Human stick balancing is investigated in terms of reaction time delay and sensory dead zones for position and velocity perception using a special combination of delayed state feedback and mismatched predictor feedback as a control model. The corresponding mathematical model is a delay-differential equation with event-driven switching in the control action. Due to the sensory dead zones, initial conditions of the actual state cannot always be provided for an internal-model-based prediction, which indicates that (1) perfect prediction is not possible and (2) the delay in the switching condition cannot be compensated. The imperfection of the predictor is described by the delay mismatch, which is treated as a lumped parameter that creates a transition between perfect predictor feedback (zero delay mismatch) and delayed state feedback (mismatch equal to switching delay). The maximum admissible switching delay (critical delay) is determined numerically based on a practical stabilizability concept. This critical delay is compared to a realistic reference value of 230 ms in order to assess the possible regions of the threshold values for position and velocity perception. The ratio of the angular position and angular velocity for 44 successful balancing trials by 8 human subjects was used to validate the numerical results. Comparison of actual human stick balancing data and numerical simulations based on the mismatched predictor feedback model provided a plausible range of parameters: position detection threshold 1°, velocity detection threshold between 4.24 and 9.35°/s, and delay mismatch around 100–150 ms.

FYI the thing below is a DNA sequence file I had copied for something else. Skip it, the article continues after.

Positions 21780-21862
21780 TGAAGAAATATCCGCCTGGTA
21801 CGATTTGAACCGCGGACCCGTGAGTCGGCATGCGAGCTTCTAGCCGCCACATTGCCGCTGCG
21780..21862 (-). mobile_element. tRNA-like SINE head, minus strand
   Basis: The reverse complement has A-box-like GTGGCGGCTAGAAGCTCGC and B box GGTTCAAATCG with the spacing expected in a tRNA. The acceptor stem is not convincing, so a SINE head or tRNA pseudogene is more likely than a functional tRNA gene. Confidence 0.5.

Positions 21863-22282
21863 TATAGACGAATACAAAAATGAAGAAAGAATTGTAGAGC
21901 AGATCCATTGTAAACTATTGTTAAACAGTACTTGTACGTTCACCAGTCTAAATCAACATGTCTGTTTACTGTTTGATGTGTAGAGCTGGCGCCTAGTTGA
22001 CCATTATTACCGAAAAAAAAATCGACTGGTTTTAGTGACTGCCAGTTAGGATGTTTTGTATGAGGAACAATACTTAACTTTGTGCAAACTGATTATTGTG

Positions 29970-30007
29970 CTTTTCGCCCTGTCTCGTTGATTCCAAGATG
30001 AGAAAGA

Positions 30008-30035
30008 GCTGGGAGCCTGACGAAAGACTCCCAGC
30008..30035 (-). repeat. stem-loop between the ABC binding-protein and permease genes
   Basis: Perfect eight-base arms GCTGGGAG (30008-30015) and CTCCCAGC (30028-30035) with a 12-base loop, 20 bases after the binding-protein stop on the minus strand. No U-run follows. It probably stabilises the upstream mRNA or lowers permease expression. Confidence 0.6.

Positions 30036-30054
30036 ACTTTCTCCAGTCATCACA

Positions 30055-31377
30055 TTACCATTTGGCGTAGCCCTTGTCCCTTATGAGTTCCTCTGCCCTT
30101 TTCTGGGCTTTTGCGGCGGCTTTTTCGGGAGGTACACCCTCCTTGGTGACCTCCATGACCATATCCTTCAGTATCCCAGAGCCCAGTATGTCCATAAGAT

Predictor feedback models for stick balancing with delay mismatch and sensory dead zones
Note: This article is part of the Focus Issue, Non-smooth Dynamics.
Dalma J. Nagy, Tamás Insperger; Predictor feedback models for stick balancing with delay mismatch and sensory dead zones. Chaos 1 May 2022; 32 (5): 053108. https://doi.org/10.1063/5.0087019
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